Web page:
Standards as a platform for innovation and learning in the global economy: a case study of Chilean salmon farming industry

Michiko Iizuka


Conventionally, standards are considered as a governance tool in the production system in a one-directional and hierarchical relationship between foreign trans-national corporations (TNCs) or global buyers on one hand and subsidiaries and producers on the other. They were considered as transmitting necessary specifications of goods – codified knowledge – to the producers. Despite the fact that this process begins with a one-way power relationship and associated flow of knowledge and standards, such one-way flows may become consolidated into two-way interlinkages when power balances themselves reverse with the development of collective capability in catching-up countries. In such a context, standards increasingly act as a catalyst for creating collective interfaces where diverse knowledge from horizontal and vertical relationships – local and global, tacit and codified, and buyer and producer – intercept and converge to promote interactions and learning for those involved. The Chilean salmon farming industry is examined to understand how standards compliance enhanced collective capability.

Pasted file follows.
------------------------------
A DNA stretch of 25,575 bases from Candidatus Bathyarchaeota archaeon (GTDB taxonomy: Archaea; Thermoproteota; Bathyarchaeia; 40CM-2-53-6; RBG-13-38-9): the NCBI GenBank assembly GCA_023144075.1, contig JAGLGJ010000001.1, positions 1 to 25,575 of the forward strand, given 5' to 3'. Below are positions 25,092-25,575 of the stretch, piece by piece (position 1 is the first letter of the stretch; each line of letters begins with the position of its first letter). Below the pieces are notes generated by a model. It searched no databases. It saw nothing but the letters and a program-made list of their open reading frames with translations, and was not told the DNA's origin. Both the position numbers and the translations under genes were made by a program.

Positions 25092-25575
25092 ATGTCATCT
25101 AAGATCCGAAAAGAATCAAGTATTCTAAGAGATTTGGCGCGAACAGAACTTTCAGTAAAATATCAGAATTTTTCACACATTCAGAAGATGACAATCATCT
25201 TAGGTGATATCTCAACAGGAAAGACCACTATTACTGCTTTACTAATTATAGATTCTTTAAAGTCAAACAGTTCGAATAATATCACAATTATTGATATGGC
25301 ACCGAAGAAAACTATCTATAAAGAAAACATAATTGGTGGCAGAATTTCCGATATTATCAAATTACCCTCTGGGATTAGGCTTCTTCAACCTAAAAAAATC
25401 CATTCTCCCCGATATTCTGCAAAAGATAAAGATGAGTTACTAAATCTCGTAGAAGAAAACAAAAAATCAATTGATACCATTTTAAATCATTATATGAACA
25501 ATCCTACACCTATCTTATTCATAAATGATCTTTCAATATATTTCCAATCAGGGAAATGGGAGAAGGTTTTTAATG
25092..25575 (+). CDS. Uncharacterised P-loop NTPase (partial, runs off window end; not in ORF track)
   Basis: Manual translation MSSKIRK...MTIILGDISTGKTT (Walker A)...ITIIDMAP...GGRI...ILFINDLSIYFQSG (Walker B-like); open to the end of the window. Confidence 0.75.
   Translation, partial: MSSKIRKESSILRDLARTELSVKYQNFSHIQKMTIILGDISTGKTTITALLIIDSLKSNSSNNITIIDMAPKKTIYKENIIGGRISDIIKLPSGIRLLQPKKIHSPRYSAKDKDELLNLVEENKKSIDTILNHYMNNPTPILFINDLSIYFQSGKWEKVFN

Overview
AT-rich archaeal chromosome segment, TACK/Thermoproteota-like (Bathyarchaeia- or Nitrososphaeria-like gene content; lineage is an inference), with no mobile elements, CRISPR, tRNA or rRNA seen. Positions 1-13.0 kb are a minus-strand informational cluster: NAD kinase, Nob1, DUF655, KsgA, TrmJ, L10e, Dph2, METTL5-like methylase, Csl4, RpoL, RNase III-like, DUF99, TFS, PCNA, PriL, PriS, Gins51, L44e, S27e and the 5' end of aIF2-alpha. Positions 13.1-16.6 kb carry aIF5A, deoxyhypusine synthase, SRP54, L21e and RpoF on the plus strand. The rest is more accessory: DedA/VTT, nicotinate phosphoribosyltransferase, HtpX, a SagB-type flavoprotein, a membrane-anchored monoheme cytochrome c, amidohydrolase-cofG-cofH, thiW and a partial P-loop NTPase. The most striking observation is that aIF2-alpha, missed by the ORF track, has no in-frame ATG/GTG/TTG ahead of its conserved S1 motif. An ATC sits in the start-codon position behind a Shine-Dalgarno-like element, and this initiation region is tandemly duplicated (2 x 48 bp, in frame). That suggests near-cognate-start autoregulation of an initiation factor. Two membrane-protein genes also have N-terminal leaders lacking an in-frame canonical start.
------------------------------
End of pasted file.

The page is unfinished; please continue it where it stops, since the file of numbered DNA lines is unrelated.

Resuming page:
Key words: Standards, Capability, Governance, Catching up JEL code: L15, L 66 O 13

UNU-MERIT Working Papers ISSN 1871-9872

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